View Current Site of the Month

Previous Site of the Month: December 2011

Site of the Month Redeemer’s A.M.E. Zion Church
110 Whiting Street, Plainville, CT 06062

As early as 1875, money was being raised by the Plainville A.M.E. Zion Sabbath School to build a church for Plainville’s African Americans. Members of the community were still having meetings regarding the same and putting on various entertainment programs to raise money. Some African Americans attended white churches but were not necessarily welcomed. It was suggested that "they" worship at the white churches on Monday afternoons as the churches were not being used on that day. In 1896 Douglas Mason, Plainville’s first African American Entrepreneur, purchased some land on W. Main Street in Plainville to build a church for the town's African American citizens. That never materialized.

Redeemer's Churchl Quilt BlockOn Sept 23, 1900, Rev. J.R. Cannon, of New Haven and Samuel Baker of Plainville, started a movement for a separate church under the Bethel Order. Meetings were held in various community halls throughout the town. The church withdrew from the Bethel order and came under the fellowship of the African Methodist Episcopal Zion connection. The charter members were, Rev. J.R. Cannon, John C. Baker I, John C. Baker II, Samuel H. Baker, Thomas Baker, ( the Baker family came to Plainville after the Emancipation Proclamation), Hezekiah Gibson, Charles O’Neil, and Sarah Wheatly. The charter members adopted the name Redeemer’s A.M.E. Zion Church and established a legal status.

In 1903 a lot was purchased and the cornerstone was laid in June of that same year. In September 1904 the church was dedicated.

In 1921, Redeemer’s became active in the NAACP and a Plainville chapter was formed at the church.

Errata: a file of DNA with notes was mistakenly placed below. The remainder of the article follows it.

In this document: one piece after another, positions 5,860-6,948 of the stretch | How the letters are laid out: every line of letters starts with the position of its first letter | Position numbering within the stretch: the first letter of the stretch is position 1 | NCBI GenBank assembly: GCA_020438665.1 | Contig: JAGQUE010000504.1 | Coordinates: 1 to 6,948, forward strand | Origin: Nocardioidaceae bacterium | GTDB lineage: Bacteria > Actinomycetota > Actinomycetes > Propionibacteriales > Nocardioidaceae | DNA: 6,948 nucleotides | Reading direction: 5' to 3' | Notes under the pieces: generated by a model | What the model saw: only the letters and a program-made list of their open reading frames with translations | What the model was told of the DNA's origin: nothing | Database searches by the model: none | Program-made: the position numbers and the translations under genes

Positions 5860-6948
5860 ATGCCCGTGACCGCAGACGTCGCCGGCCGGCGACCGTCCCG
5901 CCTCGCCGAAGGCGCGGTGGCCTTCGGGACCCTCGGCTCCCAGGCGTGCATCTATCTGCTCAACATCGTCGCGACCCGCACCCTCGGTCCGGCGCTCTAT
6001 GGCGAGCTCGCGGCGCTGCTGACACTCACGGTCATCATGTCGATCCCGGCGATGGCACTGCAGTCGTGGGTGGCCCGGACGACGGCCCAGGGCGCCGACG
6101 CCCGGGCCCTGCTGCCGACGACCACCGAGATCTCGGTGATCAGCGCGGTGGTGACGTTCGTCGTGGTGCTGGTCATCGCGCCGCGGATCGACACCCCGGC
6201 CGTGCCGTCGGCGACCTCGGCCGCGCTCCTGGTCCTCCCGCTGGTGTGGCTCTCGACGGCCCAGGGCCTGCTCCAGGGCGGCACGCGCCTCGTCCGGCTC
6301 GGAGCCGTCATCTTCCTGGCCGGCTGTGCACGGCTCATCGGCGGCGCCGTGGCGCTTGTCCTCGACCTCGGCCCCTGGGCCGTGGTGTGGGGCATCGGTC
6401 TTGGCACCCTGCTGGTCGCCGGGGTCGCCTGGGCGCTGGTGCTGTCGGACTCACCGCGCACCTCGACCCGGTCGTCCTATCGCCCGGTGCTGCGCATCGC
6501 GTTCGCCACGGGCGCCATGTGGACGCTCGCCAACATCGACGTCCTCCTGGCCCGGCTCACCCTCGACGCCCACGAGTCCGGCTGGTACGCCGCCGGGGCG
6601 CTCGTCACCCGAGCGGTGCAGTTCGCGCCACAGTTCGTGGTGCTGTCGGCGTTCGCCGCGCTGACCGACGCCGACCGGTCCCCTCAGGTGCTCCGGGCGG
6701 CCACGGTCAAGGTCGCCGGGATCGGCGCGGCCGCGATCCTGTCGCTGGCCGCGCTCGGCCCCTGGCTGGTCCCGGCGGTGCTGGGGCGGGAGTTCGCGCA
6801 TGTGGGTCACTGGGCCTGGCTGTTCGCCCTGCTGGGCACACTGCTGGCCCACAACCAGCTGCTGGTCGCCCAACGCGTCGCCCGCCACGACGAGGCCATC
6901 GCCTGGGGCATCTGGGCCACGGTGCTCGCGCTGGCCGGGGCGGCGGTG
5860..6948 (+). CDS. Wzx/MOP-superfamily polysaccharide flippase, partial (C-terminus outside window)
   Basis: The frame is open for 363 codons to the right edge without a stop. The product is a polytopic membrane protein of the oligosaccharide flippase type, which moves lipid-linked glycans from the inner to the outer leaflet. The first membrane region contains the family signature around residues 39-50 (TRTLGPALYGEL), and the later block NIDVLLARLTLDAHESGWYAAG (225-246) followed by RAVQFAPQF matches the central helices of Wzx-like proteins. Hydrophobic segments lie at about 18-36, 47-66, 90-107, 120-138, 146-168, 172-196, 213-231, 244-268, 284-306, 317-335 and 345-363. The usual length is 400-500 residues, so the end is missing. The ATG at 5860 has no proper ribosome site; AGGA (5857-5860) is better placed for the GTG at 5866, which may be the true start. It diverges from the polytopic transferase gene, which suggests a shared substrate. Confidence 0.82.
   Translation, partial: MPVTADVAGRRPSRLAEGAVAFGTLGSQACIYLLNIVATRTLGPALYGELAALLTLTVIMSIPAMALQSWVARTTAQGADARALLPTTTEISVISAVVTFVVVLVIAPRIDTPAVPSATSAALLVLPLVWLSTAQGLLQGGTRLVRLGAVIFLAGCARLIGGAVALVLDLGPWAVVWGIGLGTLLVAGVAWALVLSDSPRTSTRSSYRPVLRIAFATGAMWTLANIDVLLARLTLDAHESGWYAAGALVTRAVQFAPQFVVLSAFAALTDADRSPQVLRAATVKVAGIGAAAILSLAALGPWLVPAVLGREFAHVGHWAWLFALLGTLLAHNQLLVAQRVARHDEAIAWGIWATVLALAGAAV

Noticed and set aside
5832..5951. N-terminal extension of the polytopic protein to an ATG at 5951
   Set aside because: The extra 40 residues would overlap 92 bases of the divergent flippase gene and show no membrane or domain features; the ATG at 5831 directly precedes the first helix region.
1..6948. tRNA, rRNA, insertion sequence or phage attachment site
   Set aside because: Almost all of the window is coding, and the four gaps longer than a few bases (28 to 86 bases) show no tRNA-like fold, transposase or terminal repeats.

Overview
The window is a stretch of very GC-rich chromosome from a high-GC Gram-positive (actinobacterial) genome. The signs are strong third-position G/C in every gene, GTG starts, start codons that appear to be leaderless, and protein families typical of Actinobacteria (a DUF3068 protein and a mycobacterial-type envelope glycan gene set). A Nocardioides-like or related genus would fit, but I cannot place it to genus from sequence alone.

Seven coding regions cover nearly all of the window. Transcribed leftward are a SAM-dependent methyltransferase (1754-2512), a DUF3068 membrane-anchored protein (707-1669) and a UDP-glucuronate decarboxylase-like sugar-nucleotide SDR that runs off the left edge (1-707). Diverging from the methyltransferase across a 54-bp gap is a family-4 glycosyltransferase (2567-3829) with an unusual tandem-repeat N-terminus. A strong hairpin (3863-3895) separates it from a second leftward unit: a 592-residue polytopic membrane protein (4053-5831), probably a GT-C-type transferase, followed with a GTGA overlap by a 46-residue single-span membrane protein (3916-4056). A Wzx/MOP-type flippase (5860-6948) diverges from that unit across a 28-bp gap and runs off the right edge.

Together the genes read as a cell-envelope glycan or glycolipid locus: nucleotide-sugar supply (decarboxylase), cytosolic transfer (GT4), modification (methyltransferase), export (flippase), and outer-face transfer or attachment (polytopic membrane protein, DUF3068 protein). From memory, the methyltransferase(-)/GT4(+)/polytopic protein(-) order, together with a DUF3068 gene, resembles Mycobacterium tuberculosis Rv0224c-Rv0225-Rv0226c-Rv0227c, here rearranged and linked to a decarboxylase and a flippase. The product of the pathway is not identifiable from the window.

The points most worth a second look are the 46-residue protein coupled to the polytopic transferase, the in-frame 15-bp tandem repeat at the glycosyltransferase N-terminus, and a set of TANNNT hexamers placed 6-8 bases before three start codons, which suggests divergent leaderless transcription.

Charles O'Neil, charter memberIn 1938 A social and athletic club was formed by the youth under the Pastorate of Rev. Van Catledge. It was called Ramez Youth Progressive Club, aka RAMEZ. There were two softball teams, and two basketball teams, male and female. The girls played boys rules basketball. The teams played against teams from other churches in Plainville and out of town. The church club also participated in an interfaith bowling league. They held spelling bees, dinners, talent shows and dances to raise money for the church.

In 1939 Boy Scout troop #26, the first Black Troop established in Connecticut, was formed at Redeemer’s. Norman Johnson was the troop leader.


In the 1960’s the pastor was Rev. William A. Paris. Redeemer’s was on the move fighting for Civil Rights . Members of the church marched through Plainville for the right to get a hair cut in the barber shops in town. They marched again when Constance Baker Motley came to speak on "equal Rights" and again when Roy Wilkins came after the killing of Medgar Evers. Redeemer’s members met in the wee hours of the morning and drove in a cavalcade to the Berlin CT train station to participate in the 1963 March on Washington.


 Submitted by: Valerie Williams, Redeemer's AME Zion Church Historian


Connecticut Commission on Culture and Tourism
© 2023 Connecticut Freedom Trail | Site strategy & design by Checkoff LLC